Proximity Cards Help Manufacturer Save Up To $110,000
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Hutchinson Technology, Inc. (HTI) of Hutchinson, MN may manufacture small suspension assemblies for computer drives, but it's no small operation. Suspension assemblies are the precise metal springs that hold recording heads at microscopic distances in computer drives.
The company produces approximately 70% of the world's suspension assemblies. It has four U.S. locations as well as China, Singapore and the Netherlands. Together, HTI's four manufacturing facilities take up a combined 1.8 million square feet. HTI employs over 8,000 people in offices and manufacturing facilities worldwide.
The company used a card-access system using Wiegand card technology to control security in all of its U.S.-based facilities, but wanted to update its security system. VideoTronix, (Burnsville, MN) a security and image systems integrator, installed a security management system including card access control, intrusion detection, CCTV monitoring and control and photo imaging. The goal was to create a security management system that would be flexible, reliable and easy to expand as the company grows. Transition from the old system to the new system needed to be seamless and user-friendly.
Determining The Need
When Ron McKinnon, Hutchinson's corporate manager of security, began working for the company in 1997, the existing security management system and its proprietary photo imaging system were both proving to be unreliable. "Modems were the primary method of communication among our sites," says McKinnon. "Software and communication failures and the resulting loss in employee productivity were key problems."
Hutchinson used Wiegand access cards, which can be swiped or inserted in a reader. These cards were prone to breakage and costly to replace for 9,200 card-access holders. McKinnon estimates the proprietary Wiegand cards were costing the company $110,000 annually in material cost alone to replace broken cards and issue new ones. In addition, the existing system did not support bar-code technology needed for certain applications. HTI decided to adopt proximity cards, a technology that allows information to be read from a card by passing the card within a specific distance of a reader.
Choosing A New System From Past Experience
McKinnon was familiar with Andover Controls Corp.'s Infinity security system from an installation by VideoTronix for his previous employer. Components of the Infinity system program included workstations, network panels, card-access panels and software. It can control everything from HVAC and lighting to security, smoke management and process-control needs. McKinnon put together a cost-benefit analysis, which predicted a one-year ROI, and proposed an Andover security system to the executive staff. Key focus points were: Infinity's software reliability; an open architecture allowing for software customization; support for multiple card formats; and bar coding. It allowed a 90% reduction in material costs with a changeover to proximity cards.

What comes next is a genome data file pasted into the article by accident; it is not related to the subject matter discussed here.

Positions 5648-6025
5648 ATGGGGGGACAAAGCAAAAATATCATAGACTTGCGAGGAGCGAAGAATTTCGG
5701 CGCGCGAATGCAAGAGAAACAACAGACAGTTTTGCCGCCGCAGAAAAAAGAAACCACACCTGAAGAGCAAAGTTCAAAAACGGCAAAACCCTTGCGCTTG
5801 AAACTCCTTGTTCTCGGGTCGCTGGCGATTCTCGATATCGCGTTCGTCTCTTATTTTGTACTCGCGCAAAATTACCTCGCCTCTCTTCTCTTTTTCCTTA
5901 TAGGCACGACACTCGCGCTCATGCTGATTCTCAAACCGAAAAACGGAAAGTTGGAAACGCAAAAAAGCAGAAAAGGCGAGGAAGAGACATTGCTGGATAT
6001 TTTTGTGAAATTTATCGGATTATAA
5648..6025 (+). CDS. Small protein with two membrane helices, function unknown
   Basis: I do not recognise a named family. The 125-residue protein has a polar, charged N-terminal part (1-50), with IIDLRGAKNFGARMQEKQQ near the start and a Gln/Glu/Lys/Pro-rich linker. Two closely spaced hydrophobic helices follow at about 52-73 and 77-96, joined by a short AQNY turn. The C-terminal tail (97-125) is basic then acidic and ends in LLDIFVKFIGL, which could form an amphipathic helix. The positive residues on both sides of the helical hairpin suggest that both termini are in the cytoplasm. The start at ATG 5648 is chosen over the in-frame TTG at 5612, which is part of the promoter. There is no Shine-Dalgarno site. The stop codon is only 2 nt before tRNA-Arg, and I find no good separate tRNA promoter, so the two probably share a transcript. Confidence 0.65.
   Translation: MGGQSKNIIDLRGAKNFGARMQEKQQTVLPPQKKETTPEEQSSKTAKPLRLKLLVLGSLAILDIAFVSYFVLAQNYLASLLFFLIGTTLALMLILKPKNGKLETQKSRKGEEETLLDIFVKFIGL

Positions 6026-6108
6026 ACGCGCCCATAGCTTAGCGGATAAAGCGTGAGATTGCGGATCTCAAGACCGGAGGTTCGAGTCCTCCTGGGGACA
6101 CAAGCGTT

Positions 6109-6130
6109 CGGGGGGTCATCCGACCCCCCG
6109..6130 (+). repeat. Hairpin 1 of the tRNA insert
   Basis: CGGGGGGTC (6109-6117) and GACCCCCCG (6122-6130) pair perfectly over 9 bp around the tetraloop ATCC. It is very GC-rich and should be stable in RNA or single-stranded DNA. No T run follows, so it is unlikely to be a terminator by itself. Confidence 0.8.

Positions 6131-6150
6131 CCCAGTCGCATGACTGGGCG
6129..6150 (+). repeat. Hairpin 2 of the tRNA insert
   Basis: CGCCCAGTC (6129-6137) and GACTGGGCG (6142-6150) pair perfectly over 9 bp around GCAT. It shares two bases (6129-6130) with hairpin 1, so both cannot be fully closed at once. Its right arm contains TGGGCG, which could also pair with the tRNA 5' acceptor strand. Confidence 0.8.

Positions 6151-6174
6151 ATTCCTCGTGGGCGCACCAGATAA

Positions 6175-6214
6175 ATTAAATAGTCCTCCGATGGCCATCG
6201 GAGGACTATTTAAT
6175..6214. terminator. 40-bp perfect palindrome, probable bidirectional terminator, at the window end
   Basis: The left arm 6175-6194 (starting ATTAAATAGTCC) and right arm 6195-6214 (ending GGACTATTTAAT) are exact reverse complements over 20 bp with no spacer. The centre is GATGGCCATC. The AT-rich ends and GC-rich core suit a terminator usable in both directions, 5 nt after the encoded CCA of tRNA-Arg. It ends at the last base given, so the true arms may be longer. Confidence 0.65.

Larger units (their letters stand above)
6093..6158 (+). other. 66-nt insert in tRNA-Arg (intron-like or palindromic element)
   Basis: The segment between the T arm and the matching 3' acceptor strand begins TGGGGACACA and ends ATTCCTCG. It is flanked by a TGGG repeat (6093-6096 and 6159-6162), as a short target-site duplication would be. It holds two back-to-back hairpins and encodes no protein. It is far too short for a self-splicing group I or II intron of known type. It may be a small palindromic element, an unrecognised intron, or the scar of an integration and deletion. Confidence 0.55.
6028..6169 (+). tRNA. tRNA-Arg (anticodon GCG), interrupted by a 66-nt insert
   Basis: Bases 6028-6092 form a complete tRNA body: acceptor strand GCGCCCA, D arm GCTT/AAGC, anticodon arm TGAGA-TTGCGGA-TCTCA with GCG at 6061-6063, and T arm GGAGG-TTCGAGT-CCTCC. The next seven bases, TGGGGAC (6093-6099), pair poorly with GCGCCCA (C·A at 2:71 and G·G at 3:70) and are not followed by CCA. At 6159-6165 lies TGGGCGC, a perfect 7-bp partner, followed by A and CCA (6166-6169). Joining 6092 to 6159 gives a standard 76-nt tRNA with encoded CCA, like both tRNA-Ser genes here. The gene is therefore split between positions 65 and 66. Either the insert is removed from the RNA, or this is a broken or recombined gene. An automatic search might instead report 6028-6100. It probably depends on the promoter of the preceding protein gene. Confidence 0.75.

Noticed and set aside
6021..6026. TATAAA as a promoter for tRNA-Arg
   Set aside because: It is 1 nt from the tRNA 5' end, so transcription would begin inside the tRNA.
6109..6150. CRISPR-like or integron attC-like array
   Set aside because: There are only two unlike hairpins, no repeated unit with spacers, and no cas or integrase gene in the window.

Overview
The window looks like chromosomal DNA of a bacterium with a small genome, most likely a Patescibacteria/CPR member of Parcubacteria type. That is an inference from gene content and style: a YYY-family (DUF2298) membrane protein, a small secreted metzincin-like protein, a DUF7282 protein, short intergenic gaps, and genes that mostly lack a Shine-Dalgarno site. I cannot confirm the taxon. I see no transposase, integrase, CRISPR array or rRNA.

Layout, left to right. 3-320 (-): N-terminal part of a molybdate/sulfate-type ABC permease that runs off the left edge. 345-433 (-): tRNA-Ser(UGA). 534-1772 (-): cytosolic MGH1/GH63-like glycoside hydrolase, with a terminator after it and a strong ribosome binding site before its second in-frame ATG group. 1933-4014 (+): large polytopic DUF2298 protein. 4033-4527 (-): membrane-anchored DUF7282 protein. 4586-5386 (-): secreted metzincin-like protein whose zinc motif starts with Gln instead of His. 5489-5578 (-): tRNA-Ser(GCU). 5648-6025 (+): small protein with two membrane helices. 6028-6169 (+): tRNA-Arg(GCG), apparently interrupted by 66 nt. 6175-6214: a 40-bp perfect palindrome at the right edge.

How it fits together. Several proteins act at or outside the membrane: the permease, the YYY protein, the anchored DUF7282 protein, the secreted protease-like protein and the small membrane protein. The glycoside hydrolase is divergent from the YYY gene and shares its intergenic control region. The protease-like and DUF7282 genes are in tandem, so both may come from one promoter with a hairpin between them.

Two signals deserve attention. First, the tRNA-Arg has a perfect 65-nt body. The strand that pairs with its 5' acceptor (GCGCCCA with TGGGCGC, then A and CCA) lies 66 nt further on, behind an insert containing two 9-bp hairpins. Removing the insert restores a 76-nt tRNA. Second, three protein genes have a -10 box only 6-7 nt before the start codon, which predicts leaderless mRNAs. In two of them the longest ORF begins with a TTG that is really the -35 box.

The System Is Used At All U.S. Sites
HTI now uses Infinity at all U.S. sites. Access control for 280 doors, including perimeter, office and classified areas is accomplished using six Eclipse network controllers and 37 ACX access controllers over a wide area Ethernet TCP/ICP network. SX 8000 front-end workstations at the Hutchinson and Plymouth, MN; Sioux Falls, SD and Eau Claire, WI sites share information over T1 lines. Currently, HTI also relies on a stand-alone CCTV system at each site, but McKinnon says that a company-wide Kalatel camera system that will integrate with Infinity is planned.
"There was no downtime during the installation," says McKinnon. "Employees were issued new cards at the beginning of the installation," he explained. "They carried both cards through the installation. Readers were changed on eight doors at a time. The transition went smoothly."
Infinity's flexibility has provided HTI opportunities to customize the system to meet each department's unique needs. "Infinity's user-friendly interface and single database allows security staff to easily add security to doors and control access distribution with a click of the mouse," he explains. "Because Infinity bridges onto the company's mainframe TokenRing network, my IT department can download information to Infinity and vice versa."
Infinity can also produce custom reports quickly for the human resources department. The software can assist staff in investigating excessive employee tardiness, or breaks, or to determine unauthorized access to restricted areas.
Cards Serve Multiple Uses
In addition, Infinity's ability to support multiple card technologies allows designated employees to use a bar code imprinted on proximity cards for access to inventory in company tooling cribs. It works in a similar manner to a library card. The bar code on employees' badges is scanned when they take and return tools from inventory. "With Infinity's flexibility," says McKinnon, "the system is what the user makes of it."
An EPISUITE® system, designed by G & A Imaging, provides HTI's security staff with an integrated card access/photo ID badging system. The software is fully compatible with Infinity's SX 8000 front-end software. "With the previous photo imaging system," McKinnon explains, "it took us three to four minutes just to print each badge. If we added the time wasted in system malfunctions, we would have spent an entire day issuing badges to 50 new employees. With EPISUITE, we now print a badge in 18 seconds with no problem."